A second deal to build 200MW, also in Dublin, on time for this winter, fell through following a legal challenge last year. EirGrid then considered seeking bids for 300MW in emergency generation but decided against it as it was unlikely to have been ready on time. In June, Government approved plans for 450MW of standby generation, but that will not be ready until next autumn at the earliest.

Meanwhile, demand is likely to grow. EirGrid forecasts that we will need 5.6 per cent more electricity over the 12 months from October 1st than during the previous 12 months. So, the situation is tighter now than last September, when the Government, national grid and regulator pledged to tackle the energy squeeze.

Short circuit: A chronology of the energy crisis

August 2017 EirGrid says that if all the data centres that had approached it were connected to the national grid, they would add 17 per cent, almost three average power plants, to peak demand.

April 2019 The ESB pledges to spend €500 million building power plants in Dublin with the capacity to generate 428 megawatts (MW) of electricity to meet anticipated demand.

August 2019 EirGrid predicts that data centre demand would match Dublin’s total electricity consumption by 2027.

December 2020 The ESB closes Shannonbridge and Lanesboro peat-fired power plants, taking 240 MW out of the system.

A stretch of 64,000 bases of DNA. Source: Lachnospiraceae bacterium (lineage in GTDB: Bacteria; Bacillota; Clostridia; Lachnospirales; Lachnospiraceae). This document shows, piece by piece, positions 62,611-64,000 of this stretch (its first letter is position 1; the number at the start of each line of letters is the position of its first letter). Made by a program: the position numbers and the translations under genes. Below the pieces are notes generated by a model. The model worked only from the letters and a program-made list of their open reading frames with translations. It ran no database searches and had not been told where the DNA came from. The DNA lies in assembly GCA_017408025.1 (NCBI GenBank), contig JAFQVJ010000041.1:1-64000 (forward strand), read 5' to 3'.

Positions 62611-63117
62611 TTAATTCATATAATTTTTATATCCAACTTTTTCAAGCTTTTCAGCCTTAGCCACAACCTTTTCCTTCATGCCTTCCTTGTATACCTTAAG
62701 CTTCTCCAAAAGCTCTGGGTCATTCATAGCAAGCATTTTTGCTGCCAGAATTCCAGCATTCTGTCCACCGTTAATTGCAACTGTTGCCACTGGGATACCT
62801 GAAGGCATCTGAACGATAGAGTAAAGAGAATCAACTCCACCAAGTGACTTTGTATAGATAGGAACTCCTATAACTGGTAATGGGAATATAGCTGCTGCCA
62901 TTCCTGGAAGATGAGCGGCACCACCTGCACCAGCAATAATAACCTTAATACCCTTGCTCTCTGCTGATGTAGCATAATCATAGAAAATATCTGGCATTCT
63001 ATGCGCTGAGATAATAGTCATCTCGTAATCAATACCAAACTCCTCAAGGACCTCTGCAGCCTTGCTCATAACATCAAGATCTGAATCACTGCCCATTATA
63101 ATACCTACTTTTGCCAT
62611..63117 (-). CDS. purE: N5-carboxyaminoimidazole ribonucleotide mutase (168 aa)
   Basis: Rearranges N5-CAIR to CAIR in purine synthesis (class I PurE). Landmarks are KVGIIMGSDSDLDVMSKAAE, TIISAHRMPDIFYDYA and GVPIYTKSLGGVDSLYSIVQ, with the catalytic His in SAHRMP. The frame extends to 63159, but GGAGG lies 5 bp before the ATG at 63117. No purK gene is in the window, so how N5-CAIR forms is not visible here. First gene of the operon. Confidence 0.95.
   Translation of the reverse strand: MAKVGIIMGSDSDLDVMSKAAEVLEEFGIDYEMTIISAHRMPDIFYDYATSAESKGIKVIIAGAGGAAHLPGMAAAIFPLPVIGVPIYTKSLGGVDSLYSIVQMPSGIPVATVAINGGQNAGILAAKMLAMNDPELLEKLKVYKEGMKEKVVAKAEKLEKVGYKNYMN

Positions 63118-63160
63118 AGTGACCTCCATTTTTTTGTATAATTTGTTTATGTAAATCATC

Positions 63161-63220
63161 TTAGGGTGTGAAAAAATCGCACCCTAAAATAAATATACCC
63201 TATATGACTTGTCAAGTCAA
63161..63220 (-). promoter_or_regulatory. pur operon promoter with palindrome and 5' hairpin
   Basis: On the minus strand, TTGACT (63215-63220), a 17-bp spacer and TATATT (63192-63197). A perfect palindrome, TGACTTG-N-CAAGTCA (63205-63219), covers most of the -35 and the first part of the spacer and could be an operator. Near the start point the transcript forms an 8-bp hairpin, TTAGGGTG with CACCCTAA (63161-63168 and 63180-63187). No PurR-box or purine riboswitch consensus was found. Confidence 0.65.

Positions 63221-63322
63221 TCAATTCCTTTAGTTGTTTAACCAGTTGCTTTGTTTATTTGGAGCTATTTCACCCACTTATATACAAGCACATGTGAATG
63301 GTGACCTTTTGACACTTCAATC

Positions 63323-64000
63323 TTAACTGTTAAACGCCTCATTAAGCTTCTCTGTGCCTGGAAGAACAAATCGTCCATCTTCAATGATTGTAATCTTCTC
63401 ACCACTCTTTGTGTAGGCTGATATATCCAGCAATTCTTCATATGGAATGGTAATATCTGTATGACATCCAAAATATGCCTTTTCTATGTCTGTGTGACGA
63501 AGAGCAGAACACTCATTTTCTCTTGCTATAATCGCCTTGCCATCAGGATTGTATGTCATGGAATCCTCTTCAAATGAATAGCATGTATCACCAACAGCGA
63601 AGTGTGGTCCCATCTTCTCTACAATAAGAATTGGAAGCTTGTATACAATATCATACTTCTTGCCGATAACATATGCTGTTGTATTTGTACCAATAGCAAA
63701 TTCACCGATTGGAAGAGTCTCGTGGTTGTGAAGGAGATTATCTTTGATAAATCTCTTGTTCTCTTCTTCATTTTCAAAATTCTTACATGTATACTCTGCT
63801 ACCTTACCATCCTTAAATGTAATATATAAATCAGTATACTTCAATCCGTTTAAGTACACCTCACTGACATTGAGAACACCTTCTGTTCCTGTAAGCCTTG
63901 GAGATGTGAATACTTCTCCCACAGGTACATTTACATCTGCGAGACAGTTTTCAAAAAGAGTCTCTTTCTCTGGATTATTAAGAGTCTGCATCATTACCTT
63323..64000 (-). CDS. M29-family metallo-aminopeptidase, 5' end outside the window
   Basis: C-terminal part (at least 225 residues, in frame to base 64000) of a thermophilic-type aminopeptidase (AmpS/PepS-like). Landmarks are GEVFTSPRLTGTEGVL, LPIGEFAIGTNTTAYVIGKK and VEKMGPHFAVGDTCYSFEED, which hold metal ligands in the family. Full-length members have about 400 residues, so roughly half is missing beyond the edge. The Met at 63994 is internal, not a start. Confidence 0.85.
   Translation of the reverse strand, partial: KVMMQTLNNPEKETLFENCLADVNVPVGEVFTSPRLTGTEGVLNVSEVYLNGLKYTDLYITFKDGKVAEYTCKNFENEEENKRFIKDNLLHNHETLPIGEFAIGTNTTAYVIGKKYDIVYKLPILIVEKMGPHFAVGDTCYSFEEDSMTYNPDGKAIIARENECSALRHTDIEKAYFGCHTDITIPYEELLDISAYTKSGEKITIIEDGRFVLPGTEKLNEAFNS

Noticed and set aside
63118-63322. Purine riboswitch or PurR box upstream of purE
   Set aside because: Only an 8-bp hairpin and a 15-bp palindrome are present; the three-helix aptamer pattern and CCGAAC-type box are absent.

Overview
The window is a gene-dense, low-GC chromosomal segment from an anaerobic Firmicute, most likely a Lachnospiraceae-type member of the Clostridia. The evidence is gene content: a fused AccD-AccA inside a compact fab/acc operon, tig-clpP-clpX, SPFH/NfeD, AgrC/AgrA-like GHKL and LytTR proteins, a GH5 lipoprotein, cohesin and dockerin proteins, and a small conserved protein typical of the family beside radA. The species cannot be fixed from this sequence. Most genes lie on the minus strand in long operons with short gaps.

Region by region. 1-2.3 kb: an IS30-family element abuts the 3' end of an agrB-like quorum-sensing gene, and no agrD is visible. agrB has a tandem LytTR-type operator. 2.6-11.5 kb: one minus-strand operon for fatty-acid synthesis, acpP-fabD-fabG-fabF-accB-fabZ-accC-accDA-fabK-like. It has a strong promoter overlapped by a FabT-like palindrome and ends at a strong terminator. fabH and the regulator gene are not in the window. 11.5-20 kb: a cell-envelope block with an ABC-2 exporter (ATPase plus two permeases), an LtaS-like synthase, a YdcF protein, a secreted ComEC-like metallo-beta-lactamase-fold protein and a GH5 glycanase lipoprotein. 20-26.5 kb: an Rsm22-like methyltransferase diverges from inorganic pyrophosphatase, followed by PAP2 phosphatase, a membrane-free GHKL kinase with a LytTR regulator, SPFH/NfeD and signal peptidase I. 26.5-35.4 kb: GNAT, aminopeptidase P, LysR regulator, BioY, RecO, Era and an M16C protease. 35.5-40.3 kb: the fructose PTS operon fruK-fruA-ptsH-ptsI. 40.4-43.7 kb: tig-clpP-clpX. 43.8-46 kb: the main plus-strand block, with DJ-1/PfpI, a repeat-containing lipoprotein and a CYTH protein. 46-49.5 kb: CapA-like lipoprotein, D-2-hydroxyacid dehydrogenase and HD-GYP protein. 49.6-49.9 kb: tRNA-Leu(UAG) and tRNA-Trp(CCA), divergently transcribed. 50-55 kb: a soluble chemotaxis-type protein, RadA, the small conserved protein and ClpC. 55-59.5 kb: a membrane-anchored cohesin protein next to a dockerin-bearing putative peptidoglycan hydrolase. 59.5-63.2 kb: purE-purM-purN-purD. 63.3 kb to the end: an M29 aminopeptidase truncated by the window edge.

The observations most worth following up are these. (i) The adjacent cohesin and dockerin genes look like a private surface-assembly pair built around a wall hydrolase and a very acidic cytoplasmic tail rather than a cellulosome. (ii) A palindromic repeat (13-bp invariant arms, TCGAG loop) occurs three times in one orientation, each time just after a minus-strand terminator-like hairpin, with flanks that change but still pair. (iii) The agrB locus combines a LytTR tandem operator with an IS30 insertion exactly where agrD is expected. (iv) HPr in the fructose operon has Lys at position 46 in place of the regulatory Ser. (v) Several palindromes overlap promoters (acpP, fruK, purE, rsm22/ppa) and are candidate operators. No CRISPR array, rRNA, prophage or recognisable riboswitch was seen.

January 2021 EirGrid issued the first of eight amber alerts of 2021, warning that electricity demand had cut reserves below their optimum level.

June 2021 It emerges that Bill Thompson, EirGrid’s head of regulation, had warned the Commission for Regulation of Utilities (CRU) that data-centre demand is contributing to “acute” security of supply problem.

July 2021 Leading suppliers Bord Gáis Energy and Electric Ireland increase prices as natural gas costs continue soaring, the first of the now ongoing wave of energy bill increases.

September 2021 Government, EirGrid and the CRU acknowledge that if coal and oil plants are shut on schedule while demand continues growing, the Republic could face a 1,050MW electricity shortfall by 2025.

September 2021 The ESB confirms that planning and supply problems prevented it from building the emergency power contracted in 2019 on time for last winter.

November-December 2021 Power plants in Cork and Dublin restart after being out of action for a year, easing concerns about winter shortages.

July 2022 Gas prices surge on world markets, sparking further price increases here, as Russia cuts capacity on the Nordstream 1 pipeline that supplies 40 per cent of Europe’s needs.

August 2022 EirGrid issues two amber alerts as low wind speeds and unexpected power plant shutdowns hit supplies, confirming fears of likely bottlenecks ahead of the winter.

August 2022 The CRU proposes charging extra peak-time tariffs to help tackle a “significant risk” to security of electricity supplies.